"Plant-based food is just a hype. Another trend that someone came up with and most people are tagging along". Ok. I get you. But, let's clear the air first, you probably eat plant-based foods more than you think, you just haven't put a label to it.
Whether you are a proponent of plant-based foods or you are a "free-styler"(no diet label), This healthy high fiber foods topic is important to both parties.
What is fiber?
You have heard one too many times - Eat more Fiber. Fiber is a type of carbohydrate that is naturally found in plant-based foods. Although Fiber cannot be digested, our Body still needs it to complete digestion process.
When Fiber leaves your stomach undigested and ends up in your colon, it feeds friendly gut bacteria, that results to various health benefits.
Most people only eat around 15–17 grams of fiber per day, but, according to the Institute of Medicine (IOM) (2002), dietary reference intake (DRI), an adequate intake for total fiber, is set at 38 and 25 gram (g) per day for young men (age 14-50 years) and women (age 19-50 years), respectively.
Types of Fiber
There are two types of Fiber, they perform different roles in the body but we actually need both.
1. Soluble Fibers:
This Fibers dissolve in water, helps regulate our blood sugar and absorbs toxins as well as any unneeded cholesterol from the bloodstream. Sources of soluble fiber are:
- Lentils and other beans
- Pectin — like those found in carrots, apples and orange peels
- Psyllium husks
2. Insoluble fibers:
Insoluble Fibers do not absorb water and they hasten elimination. They provide bulk to stool and helps the movement through the digestive tract. Sources of insoluble fiber are:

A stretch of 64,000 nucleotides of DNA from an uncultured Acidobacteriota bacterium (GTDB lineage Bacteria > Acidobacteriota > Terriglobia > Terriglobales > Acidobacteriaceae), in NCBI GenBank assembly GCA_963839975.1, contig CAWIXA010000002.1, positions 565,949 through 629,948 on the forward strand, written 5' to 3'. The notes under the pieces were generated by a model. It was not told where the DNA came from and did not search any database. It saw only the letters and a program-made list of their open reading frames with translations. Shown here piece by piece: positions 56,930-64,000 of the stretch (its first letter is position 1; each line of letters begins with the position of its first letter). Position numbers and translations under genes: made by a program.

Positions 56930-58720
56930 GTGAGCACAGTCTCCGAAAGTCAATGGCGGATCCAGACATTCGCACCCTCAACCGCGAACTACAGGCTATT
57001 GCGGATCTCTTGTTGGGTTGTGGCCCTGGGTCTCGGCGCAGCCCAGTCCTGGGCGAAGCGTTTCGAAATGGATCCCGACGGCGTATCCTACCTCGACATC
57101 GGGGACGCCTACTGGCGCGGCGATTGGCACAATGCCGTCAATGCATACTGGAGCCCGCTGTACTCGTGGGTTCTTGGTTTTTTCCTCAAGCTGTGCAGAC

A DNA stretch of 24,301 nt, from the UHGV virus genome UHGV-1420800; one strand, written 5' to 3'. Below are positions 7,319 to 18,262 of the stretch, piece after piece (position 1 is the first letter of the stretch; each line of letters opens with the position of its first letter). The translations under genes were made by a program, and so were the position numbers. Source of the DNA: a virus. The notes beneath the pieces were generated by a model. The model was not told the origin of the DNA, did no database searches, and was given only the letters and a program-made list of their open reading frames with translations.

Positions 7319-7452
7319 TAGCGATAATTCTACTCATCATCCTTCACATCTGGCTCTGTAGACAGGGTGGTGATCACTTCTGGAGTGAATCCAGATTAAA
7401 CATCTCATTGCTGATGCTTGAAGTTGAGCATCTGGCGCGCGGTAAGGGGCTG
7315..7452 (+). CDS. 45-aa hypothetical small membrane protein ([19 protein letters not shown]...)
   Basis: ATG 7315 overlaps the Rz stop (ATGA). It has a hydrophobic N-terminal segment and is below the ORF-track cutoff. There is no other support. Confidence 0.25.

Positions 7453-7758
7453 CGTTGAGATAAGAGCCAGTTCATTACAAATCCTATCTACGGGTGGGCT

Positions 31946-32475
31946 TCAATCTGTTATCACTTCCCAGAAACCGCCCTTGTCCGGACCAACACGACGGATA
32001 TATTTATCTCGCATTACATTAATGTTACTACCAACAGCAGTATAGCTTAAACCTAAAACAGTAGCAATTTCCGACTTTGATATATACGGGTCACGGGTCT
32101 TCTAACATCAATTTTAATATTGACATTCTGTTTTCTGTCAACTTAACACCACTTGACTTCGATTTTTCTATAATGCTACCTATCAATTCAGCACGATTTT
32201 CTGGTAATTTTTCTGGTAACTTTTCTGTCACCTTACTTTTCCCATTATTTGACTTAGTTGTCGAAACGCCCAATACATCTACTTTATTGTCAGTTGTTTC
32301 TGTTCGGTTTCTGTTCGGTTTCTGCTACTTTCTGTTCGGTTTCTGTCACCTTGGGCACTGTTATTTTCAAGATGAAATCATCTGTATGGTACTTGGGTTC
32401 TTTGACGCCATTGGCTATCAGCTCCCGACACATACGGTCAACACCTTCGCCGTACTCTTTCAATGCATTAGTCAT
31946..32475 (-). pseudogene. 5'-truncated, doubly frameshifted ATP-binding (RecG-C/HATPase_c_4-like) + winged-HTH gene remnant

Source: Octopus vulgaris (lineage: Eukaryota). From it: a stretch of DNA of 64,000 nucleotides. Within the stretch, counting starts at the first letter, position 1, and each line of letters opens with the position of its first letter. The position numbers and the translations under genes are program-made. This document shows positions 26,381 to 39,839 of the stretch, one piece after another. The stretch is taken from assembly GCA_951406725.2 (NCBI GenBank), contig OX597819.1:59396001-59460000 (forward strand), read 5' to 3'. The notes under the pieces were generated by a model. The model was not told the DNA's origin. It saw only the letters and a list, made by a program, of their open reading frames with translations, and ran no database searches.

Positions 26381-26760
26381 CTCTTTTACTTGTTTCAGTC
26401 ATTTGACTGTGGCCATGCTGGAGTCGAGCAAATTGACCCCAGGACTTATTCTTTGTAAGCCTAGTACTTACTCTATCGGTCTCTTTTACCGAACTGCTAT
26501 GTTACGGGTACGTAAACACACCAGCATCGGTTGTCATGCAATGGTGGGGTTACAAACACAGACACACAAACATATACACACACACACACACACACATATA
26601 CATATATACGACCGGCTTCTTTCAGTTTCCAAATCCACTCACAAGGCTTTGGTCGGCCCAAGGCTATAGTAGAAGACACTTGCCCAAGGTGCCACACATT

- Nuts and Seeds
- Wheat bran
- Fruits, and
- Whole grain foods
I'll like to point out that most food sources of fiber contain a combination of the two above with with 25 percent coming from soluble fiber and 75 percent coming from insoluble fiber.
Now, Let's get into the more interesting part of this topic, What's in this for you? Why should you care? Right?
Health Benefits of Fiber to the body
1. Studies have shown that people who consume a high intake of fiber have a lower risk of heart diseases.
2. Fiber foods helps reduce the risk of digestive disorders like Hemorrhoids, Constipations, Diverticulitis (which are little sac-like protrusions in the intestinal wall, mainly found in the lower or sigmoid portion of the colon and diverticular disease is a fairly common cause of pelvic or abdominal pain).
3. The Soluble and Insoluble Fibers may also play a role in protecting against colon cancer.
4. Nutrients such as Calcium , magnesium and Potassium contained in high fiber foods helps play a preventative role on blood pressure.
5. Struggling with weight loss? Studies have show the role fiber intake can play in body weight.
6. Fiber rich Foods helps manage Diabetes. Soluble Fibers helps regulate blood sugars by delaying the emptying duration of the stomach, this in turn slows the absorptions of sugar after meals and minimises the amount of insulin required.
Short and Sweet:- If you want to enjoy a healthy long life, fiber may help you with that desire.
By now, I am guessing you are convince about the importance of Fiber in your diet, and before you start feeling clueless about healthy high Fiber foods. I 'gat' ya! (Can you tell I'm excited about this topic?lol)
Fiber content: 3.8 grams per cup.
Beet is a root vegetable that is packed with vital nutrients like copper, iron, potassium, manganese and folate. It is also loaded with inorganic nitrates that has benefits related to exercise performance and blood pressure regulation.
Fiber content: 3 grams per half a cup.
Some people have a like and dislike for Okra, some don't like it when it "draws" but that's a huge part of why people from where I come from loves it. We make it into "insanely" delicious vegetable soup. Okra is very high in fiber plus it tastes nice!
3. Sweet Potato
Fiber content: 2.5 grams per 100 grams for medium-sized boiled sweet potato (without skin)
I prefer the Ochre colour potatoes best because in my opinion they taste more nicer than the pink potato. As you enjoy its sweetness, your body gets to enjoy four times your daily requirement of vitamin A.
Fiber content: 5.1 grams per cup, boiled.